The grommets are inserted while under a short general anaesthetic (asleep). The surgery is performed by a specialist Ear, Nose and Throat Surgeon (Otolaryngologist, Head and Neck surgeon) and usually takes 10 -15 minutes. Children are often able to return home an hour or so afterwards. There is not usually any pain in the ears afterwards. Follow up with the family doctor and specialist is necessary until the grommets have come out and the eardrums have healed without further Otitis Media. Approximately 25% of children have the requirement for further grommet insertion after the first grommets extrude (come out), and of this group, another 25% have the requirement for a further set of grommets after that.

What are the risks of grommet insertion?

General Anaesthetic

The risk of complications from a short anaesthetic provided by a specialist anaesthetist for an otherwise healthy child are extremely low. They should be discussed with the anaesthetist prior to surgery.

Ear Drum Perforation

A small risk exists (0.5% - 1.5%) of a persisting hole in the eardrum after the grommets come out (extrude). An operation to repair the hole may thus be necessary when your child is older, often around 8-10 years of age. The operation has a success rate of 85- 95% in experienced hands. Holes or perforations left after grommet extrusion vary in size and consequence. The main problems experienced are intermittent discharge (often as a result of water going in to the ear from the outside) and mild hearing loss. There are no studies which clearly answer whether the rate of perforated or damaged ear drums is significantly higher after grommet extrusion than the natural course of events if the ears had not been treated, nor is there evidence which would enable early identification of children who are more at risk of this complication.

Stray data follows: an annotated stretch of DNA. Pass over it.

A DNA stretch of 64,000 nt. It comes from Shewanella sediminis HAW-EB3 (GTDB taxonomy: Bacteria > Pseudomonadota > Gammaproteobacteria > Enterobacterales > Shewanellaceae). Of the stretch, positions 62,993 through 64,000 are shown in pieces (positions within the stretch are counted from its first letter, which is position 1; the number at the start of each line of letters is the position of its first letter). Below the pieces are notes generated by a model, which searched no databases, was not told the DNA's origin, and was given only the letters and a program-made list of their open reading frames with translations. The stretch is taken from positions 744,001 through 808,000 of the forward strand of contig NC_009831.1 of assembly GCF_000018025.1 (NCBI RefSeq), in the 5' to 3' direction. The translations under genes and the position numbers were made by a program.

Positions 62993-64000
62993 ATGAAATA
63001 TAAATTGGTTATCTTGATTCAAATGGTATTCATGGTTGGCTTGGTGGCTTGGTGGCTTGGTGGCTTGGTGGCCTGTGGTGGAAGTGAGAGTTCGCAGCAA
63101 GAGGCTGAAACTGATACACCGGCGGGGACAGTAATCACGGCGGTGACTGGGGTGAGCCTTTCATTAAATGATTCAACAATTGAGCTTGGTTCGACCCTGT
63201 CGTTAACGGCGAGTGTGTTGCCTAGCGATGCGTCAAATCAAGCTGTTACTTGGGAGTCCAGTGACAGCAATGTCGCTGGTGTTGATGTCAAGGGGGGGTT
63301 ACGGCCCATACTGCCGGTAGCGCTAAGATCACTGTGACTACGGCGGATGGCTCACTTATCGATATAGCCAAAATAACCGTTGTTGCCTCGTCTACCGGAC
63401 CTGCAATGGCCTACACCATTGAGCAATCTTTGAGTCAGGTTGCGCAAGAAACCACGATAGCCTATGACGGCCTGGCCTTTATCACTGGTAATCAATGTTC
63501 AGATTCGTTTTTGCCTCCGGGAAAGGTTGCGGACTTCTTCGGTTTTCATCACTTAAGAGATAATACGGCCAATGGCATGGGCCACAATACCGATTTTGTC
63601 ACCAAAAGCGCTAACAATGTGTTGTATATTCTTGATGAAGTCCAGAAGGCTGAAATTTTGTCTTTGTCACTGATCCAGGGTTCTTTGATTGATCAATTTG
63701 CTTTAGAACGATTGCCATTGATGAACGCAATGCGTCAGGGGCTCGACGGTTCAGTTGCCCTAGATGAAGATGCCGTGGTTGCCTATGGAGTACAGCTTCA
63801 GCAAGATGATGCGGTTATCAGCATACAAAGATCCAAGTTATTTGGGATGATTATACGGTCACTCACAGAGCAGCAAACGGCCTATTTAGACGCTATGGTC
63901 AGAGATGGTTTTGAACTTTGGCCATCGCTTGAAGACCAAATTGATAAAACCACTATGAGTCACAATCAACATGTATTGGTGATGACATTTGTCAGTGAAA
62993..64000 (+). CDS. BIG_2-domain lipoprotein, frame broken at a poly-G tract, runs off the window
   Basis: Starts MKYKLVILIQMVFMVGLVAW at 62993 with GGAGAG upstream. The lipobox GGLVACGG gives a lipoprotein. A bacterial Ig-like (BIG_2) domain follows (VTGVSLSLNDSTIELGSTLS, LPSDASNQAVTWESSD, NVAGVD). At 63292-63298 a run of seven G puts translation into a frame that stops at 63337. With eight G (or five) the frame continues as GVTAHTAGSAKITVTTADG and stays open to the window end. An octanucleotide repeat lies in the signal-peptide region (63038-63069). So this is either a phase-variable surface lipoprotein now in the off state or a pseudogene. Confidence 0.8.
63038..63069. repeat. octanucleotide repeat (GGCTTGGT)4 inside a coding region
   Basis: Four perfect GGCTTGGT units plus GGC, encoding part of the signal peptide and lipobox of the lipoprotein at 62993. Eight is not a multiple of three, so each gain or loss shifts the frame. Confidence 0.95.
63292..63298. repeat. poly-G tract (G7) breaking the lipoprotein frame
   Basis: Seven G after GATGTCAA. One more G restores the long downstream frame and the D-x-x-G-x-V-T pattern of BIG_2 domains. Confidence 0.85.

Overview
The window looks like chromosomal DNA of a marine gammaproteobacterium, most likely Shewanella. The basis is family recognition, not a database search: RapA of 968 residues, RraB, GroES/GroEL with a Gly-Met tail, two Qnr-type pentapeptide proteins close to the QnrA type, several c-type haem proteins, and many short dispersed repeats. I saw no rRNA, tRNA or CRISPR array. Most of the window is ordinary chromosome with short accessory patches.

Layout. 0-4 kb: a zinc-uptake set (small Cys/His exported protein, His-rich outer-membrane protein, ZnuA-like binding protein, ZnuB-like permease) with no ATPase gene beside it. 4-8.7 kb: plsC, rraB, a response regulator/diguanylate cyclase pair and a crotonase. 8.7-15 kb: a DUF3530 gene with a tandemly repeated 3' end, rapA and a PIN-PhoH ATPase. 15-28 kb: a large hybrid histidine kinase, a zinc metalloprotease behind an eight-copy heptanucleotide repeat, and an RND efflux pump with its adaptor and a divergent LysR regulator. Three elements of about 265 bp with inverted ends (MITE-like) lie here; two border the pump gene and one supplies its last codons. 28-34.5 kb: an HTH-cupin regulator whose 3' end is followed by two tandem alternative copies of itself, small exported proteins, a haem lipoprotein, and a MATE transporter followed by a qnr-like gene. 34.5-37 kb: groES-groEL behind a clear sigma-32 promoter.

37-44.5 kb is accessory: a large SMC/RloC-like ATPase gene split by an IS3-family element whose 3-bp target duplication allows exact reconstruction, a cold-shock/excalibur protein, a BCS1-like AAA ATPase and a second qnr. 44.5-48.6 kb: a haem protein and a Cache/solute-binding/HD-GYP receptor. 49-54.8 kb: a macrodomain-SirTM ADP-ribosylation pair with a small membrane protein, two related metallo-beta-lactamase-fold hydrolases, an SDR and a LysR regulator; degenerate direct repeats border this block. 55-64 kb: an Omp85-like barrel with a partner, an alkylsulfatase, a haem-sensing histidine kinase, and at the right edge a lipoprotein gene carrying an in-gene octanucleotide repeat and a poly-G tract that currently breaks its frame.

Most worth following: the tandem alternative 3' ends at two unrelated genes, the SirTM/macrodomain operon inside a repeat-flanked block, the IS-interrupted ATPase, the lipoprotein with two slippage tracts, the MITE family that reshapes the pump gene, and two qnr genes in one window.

Discharge from the ear

This may occur from time to time in some (up to 40%) of children. It is not normally painful, but does mean that the ear is infected and should be treated. Ear drops (e.g. "Sofradex") for 5-7 days, rather than oral medicines are usually required to treat this.

Ear drum scarring

There is commonly a small scar in the eardrum after the grommets extrude. This does not damage the hearing in any way. More significant scarring can occur in the eardrum or middle ear, but is usually a result of more severe disease than as a result of grommet insertion.

Water and swimming

Swimming is normally safe with grommets in place. They will not fall out, but there is a small risk of ear infection and resultant discharge through the grommet. As treatment of an infection is usually straightforward and routine ear protection can be very aggravating to parents and children, many doctors don't recommend ear plugs as a matter of course. There is often considerable geographical variation in recommendations - mostly dependent on local water conditions and quality.

If necessary, protect your child's ears from soapy water or from water in swimming pools and rivers/lakes. Swimming in the sea has a lower risk of ear infection. To protect the ears, use cotton wool mixed with Vaseline, insert into the ears and then cover with another layer of Vaseline on the outside. Silicone putty, or earplugs are available from most pharmacies. Custom fitted earplugs ("Docs Pro Plugs") can be very useful for regular swimmers.

Getting help

This information is written for general information only. For more advice, please consult with your doctor.

Written by Dr Colin R S Brown, MB., ChB., FRACS. Dr Brown is a Specialist Otolaryngologist (ENT Surgeon) and works at the Starship Children's Hospital in Auckland as a specialist in children's ear disorders. He is also has a specialist private practice in Auckland.